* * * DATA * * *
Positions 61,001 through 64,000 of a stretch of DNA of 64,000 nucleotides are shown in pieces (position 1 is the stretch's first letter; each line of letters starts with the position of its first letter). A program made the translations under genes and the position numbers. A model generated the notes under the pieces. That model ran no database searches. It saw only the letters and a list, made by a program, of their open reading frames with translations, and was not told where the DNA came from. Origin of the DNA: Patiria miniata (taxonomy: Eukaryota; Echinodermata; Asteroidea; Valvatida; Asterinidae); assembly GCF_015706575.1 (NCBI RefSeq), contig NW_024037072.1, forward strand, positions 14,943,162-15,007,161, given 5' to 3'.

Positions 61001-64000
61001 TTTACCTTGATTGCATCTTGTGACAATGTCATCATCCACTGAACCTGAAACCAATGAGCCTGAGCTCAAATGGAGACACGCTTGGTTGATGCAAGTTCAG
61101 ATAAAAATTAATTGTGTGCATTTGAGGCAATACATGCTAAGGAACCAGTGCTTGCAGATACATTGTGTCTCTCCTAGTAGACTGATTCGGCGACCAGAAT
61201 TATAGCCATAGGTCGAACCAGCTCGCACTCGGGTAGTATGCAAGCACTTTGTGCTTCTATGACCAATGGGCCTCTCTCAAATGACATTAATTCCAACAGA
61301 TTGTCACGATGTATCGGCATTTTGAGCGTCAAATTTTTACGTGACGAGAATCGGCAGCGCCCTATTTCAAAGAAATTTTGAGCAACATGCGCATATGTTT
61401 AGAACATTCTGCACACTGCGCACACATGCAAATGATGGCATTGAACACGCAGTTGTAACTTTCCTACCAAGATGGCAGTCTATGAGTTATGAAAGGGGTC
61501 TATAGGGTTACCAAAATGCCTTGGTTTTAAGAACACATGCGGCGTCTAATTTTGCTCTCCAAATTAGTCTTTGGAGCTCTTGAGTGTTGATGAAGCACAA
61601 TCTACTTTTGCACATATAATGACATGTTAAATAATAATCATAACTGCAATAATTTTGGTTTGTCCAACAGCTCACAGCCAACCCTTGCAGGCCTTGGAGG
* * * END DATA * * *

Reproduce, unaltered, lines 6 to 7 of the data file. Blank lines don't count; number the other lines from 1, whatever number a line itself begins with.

61301 TTGTCACGATGTATCGGCATTTTGAGCGTCAAATTTTTACGTGACGAGAATCGGCAGCGCCCTATTTCAAAGAAATTTTGAGCAACATGCGCATATGTTT
61401 AGAACATTCTGCACACTGCGCACACATGCAAATGATGGCATTGAACACGCAGTTGTAACTTTCCTACCAAGATGGCAGTCTATGAGTTATGAAAGGGGTC